The government procurement process demands the highest commitment to ethical and unbiased conduct. To ensure that the individuals involved in the procurement process adhere to these standards, government entities in nearly all jurisdictions around the world have enacted codes of conduct, ethical restrictions, and anti-corruption laws designed to protect the integrity of government and ensure that government officials act impartially and do not give preferential treatment to any private organization or individual. To further these goals, most jurisdictions have enacted restrictions on the gifts and hospitality that government officials may accept from individuals and organizations that sell goods and services to the government. While gifts and hospitality play an important role in facilitating and strengthening business relationships in the private sector, in the public sector, common business courtesies may appear as an attempt to influence a government official and the procurement process. This concern is not unfounded. Most public corruption cases involving government contractors include references to the offering of lavish gifts, meals, travel, or entertainment to government officials. Moreover, nearly all governmental bodies have enacted ethical restrictions that limit the gifts and hospitality that may be accepted by government officials — even in the absence of intent to influence a government official. Indeed, these restrictions are often even more stringent for government procurement officials. Ethics and anti-corruption laws vary dramatically depending on the jurisdiction. Consequently, determining the applicable rules for a particular government entity can be incredibly challenging. To assist contractors with this process, Part I of this Briefing Paper provides an overview of the laws and policies that restrict the offering or giving of gifts and hospitality to government officials. Part II addresses the severe consequences that may result when contractors offer or give gifts and hospitality to influence an official action. Part III offers practical suggestions regarding the policies and procedures that a government contractor may implement to reduce the risk of violating these laws.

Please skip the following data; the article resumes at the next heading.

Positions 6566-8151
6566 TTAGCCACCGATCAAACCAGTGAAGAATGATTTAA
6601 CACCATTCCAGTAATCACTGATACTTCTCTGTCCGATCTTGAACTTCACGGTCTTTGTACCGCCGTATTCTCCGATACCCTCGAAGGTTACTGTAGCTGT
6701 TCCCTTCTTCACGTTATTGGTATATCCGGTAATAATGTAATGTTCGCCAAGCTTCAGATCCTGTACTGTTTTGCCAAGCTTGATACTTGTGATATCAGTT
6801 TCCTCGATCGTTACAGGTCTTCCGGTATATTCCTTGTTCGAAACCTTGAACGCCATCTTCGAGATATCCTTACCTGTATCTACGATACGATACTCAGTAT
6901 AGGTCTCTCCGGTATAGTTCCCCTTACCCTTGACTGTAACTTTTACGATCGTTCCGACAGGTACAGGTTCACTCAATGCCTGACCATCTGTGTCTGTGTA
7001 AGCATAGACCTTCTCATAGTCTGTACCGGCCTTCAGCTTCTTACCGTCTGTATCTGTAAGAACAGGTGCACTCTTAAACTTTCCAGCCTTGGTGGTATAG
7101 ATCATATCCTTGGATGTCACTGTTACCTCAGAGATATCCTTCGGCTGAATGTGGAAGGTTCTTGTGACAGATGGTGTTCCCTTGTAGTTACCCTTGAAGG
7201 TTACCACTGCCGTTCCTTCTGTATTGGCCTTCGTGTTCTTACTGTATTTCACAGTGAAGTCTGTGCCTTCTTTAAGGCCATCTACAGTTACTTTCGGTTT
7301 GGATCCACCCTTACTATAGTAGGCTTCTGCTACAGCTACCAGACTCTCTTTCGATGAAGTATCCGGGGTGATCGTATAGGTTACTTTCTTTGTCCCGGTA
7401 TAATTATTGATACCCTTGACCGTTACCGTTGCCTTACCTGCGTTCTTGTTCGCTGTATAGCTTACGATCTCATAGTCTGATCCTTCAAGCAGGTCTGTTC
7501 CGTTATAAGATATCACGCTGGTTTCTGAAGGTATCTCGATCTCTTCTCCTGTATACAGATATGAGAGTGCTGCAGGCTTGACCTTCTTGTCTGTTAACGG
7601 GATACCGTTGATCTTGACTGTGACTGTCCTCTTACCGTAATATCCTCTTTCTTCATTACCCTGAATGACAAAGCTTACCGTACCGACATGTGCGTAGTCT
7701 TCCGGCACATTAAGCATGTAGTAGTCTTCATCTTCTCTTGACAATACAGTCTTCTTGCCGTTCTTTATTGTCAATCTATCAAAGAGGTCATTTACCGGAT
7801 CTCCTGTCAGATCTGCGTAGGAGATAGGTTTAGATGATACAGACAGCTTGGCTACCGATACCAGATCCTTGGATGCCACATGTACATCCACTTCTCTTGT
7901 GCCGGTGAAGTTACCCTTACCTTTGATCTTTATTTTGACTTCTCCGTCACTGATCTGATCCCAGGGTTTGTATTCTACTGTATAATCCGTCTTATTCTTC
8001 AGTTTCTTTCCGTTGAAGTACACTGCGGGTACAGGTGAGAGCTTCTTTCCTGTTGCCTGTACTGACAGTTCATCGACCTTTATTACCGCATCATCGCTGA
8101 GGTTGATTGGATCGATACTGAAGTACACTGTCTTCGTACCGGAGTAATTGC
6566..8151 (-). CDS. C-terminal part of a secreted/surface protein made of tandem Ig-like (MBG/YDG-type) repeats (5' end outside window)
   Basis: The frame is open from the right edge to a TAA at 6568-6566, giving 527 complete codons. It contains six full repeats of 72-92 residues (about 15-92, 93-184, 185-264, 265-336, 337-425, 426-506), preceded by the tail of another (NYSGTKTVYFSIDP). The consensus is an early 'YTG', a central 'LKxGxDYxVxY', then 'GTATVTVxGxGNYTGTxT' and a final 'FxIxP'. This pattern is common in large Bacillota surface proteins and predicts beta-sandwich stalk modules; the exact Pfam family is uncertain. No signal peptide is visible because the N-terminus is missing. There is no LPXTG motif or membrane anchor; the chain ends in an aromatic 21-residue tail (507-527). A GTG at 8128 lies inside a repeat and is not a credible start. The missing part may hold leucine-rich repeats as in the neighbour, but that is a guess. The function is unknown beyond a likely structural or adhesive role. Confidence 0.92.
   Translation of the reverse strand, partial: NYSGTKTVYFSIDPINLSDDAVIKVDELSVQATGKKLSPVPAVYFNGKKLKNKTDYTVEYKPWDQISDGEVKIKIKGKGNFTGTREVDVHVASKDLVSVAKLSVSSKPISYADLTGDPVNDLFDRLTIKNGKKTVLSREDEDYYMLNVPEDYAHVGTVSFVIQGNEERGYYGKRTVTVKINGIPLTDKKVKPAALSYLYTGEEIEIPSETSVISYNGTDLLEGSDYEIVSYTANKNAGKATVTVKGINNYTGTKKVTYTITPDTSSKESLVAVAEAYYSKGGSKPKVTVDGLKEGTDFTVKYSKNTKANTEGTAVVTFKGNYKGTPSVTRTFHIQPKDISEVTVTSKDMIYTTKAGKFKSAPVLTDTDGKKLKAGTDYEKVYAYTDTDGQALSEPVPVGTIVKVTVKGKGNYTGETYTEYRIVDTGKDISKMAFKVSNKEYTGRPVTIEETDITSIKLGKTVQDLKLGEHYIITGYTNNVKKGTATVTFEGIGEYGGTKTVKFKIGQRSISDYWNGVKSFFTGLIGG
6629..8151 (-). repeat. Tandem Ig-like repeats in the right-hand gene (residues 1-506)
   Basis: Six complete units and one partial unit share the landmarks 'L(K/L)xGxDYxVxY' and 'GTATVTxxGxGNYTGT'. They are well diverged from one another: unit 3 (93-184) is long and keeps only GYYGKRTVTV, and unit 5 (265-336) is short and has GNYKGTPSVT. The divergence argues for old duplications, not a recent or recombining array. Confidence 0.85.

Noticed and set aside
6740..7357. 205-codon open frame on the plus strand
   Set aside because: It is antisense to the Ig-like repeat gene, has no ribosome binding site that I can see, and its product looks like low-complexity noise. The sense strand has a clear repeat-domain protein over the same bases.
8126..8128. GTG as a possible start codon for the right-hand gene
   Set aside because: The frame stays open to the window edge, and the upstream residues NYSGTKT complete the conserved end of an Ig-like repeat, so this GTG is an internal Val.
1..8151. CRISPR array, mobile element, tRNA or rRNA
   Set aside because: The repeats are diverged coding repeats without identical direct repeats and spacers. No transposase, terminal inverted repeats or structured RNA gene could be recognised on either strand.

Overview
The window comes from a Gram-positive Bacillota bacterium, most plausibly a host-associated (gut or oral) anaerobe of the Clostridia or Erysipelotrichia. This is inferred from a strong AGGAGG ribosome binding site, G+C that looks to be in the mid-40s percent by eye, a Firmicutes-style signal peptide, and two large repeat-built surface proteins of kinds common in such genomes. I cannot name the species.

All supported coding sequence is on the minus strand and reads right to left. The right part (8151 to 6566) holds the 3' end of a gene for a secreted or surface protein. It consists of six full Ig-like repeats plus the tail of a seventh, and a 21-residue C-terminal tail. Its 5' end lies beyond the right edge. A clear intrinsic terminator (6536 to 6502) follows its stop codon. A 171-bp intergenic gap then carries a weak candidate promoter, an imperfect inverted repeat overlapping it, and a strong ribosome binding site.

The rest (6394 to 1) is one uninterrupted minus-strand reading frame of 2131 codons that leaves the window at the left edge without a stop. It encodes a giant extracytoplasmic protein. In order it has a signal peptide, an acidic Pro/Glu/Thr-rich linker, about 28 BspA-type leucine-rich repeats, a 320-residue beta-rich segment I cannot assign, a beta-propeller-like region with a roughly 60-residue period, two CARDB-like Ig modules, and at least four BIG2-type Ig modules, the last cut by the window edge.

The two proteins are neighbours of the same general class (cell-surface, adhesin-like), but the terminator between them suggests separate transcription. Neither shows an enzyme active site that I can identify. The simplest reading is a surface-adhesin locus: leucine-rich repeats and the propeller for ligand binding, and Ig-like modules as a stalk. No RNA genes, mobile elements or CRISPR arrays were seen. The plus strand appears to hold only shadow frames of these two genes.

GW Paper Series
Briefing Papers No. 14-7, June 2014